Texans, Cowboys stay hot

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Pregame ceremonies were held at NRG Stadium in Houston and venues across the National Football League on Sunday in remembrance of 41st President George H. W. Bush, a longtime Texas resident and avid sports fan who passed away late Friday night at the age of 94.

On the field, the Texans did not disappoint. They secured their ninth straight victory after an 0-3 start to the regular season with a decisive 29-13 win over Baker Mayfield and the Cleveland Browns.

Houston’s vaunted defense gave Mayfield fits all afternoon and intercepted the rookie three times, one of which was returned for a touchdown by Zach Cunningham. They also recovered a fumble for a total of four takeaways.

The defensive dominance along with a Deshaun Watson touchdown pass early allowed the Texans to build an insurmountable 23-0 lead at halftime. Running back Lamar Miller posted another impressive performance with over 100 yards on the ground to help run out the clock. DeAndre Hopkins hauled in seven of his 12 targets from Watson for a total of 91 yards.

If it was not already time to assume victory in the AFC South and start focusing on playoff seeding, it certainly is now. The surging Indianapolis Colts crashed hard on Sunday with a 6-0 loss to the Jacksonville Jaguars, which evened things out beneath the Texans in the division fight.

Houston also gained a game on the Pittsburgh Steelers in the seeding conversation when they cratered late Sunday night and lost at home to the LA Chargers. They seem to have a solid handle on the AFC’s three seed and are tied with the second-ranked New England Patriots at 9-3. The problem is that the Texans would have to finish with a better record than New England since they lost in Foxboro on opening day.

While not impossible, a bye seems a tad unlikely for Houston unless the Patriots or the top-ranked Kansas City Chiefs regress in the final month. But when you consider where this team was in September, a 9-3 mark and a home playoff game is nothing short of astounding.

Those Chiefs picked up an easy win on Sunday over the lowly Raiders despite a potential season-altering announcement over the weekend. Chiefs running back Kareem Hunt was released from the team after a video surfaced of the 23-year old shoving and kicking a woman in a Cleveland hotel hallway back in February. Hunt was not the only man involved in the incident, but his recorded actions were disturbing, unacceptable and downright moronic.

There are a number of further details that I will not touch on, such as who knew about the video, when they knew about it and for how long. All I will say is that Hunt lied about his involvement before it was made available. Also, the news comes a week after Washington brought in linebacker Reuben Foster, who has been at the center of more than one domestic violence disputes, one of which came recently when he was a member of the 49ers.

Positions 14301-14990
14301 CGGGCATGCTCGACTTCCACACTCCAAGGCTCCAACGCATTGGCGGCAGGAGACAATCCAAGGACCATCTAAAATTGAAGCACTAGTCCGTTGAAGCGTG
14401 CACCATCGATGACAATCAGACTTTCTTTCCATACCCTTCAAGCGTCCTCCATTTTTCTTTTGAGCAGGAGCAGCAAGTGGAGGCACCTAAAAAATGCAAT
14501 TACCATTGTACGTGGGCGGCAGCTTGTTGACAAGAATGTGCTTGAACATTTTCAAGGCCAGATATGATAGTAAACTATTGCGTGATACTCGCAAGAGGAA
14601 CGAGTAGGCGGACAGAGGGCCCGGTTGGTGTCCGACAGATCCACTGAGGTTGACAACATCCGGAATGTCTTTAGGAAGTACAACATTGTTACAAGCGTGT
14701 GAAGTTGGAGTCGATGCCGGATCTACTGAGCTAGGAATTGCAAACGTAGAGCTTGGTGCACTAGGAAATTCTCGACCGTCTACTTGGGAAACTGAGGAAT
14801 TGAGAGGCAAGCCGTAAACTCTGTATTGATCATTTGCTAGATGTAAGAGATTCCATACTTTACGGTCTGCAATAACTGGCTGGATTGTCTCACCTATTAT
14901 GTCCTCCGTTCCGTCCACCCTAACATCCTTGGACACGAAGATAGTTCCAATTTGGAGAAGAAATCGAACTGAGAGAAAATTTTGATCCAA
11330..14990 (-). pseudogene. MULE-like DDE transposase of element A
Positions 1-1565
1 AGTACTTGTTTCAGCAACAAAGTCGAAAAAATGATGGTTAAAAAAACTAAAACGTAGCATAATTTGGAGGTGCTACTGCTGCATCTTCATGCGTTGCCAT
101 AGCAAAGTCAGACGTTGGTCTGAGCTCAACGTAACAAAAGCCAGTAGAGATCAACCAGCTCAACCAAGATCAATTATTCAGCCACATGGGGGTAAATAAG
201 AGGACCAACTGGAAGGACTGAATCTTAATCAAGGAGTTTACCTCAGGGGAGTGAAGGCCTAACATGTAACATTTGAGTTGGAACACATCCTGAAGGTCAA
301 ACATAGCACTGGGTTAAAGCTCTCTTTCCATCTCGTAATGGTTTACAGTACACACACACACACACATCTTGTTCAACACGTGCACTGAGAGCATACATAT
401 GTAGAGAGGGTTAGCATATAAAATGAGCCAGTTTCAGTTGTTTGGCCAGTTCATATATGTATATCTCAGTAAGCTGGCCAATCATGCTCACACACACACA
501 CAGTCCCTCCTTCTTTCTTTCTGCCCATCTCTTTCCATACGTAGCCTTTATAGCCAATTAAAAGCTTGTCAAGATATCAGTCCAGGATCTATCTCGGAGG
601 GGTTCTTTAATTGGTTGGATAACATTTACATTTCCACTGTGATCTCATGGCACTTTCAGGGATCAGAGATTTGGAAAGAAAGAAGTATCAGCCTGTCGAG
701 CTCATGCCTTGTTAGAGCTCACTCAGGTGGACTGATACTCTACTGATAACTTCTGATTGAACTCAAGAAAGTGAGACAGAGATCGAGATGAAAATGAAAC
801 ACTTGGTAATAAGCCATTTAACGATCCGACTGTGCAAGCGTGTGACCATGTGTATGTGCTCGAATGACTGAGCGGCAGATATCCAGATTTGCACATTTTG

We will try and focus on the football side of things: Hunt made Kansas City’s high-powered offense extremely versatile and dynamic. His absence could play a major role in their playoff seeding as the Patriots and Texans are right on their tale. New England, who defeated the Chiefs earlier in the year, has the best chance of overtaking the top spot in the AFC if the Chiefs falter.

Meanwhile in Dallas, the Cowboys shocked football fans across the country with a 13-10 victory over the scorching New Orleans Saints on Thursday in Arlington. The Dallas defense showed that they alone are capable of winning a weak NFC East and should enable them to compete with just about anybody.

Still, outside of Ezekiel Elliot, the offense is still an average unit in my opinion. Dak Prescott looked very effective in the first half on Thursday, posting 13 points, but they hit a wall from there and had to rely on their defense to hold on and earn the upset.

Washington and Philadelphia went to head-to-head on Monday in a crucial NFC East matchup. The winner of that game should prove to be the biggest challenge to Dallas for the division throughout the remainder of the season.

The Green Bay Packers were responsible for two of the week’s biggest surprises on Sunday. The first was a 20-17 loss to the nine-loss Arizona Cardinals at home and the next came immediately following the game.

Longtime Packer head coach Mike McCarthy was officially relieved of his duties after what appears will be the team’s second straight losing season. McCarthy took the Packers to the postseason nine times in 12 years and led them to a Super Bowl 45 victory in Dallas at the conclusion of the 2010 season.

At first glance, this is not a fireable resume. However, he has boasted one of the best quarterbacks in the NFL in Aaron Rodgers and hardly has anything to show for it in eight years. Despite his elite stats, Rodgers should also be mentioned in their inability to reach another Super Bowl of late. However, it is not as if you can get rid of Rodgers, so the blame falls to the head coach.

There has been a lot of frustration in Wisconsin for a long time because of their postseason shortcomings. For the better part of eight years, the Packers had free reign over a struggling NFC North and usually had an easy route to the playoffs. But they were never able to keep winning when it counted. Now, with Rodgers sitting at 35 years of age, Green Bay has seen the Minnesota Vikings and Chicago Bears completely lap them in terms of talent in the North.

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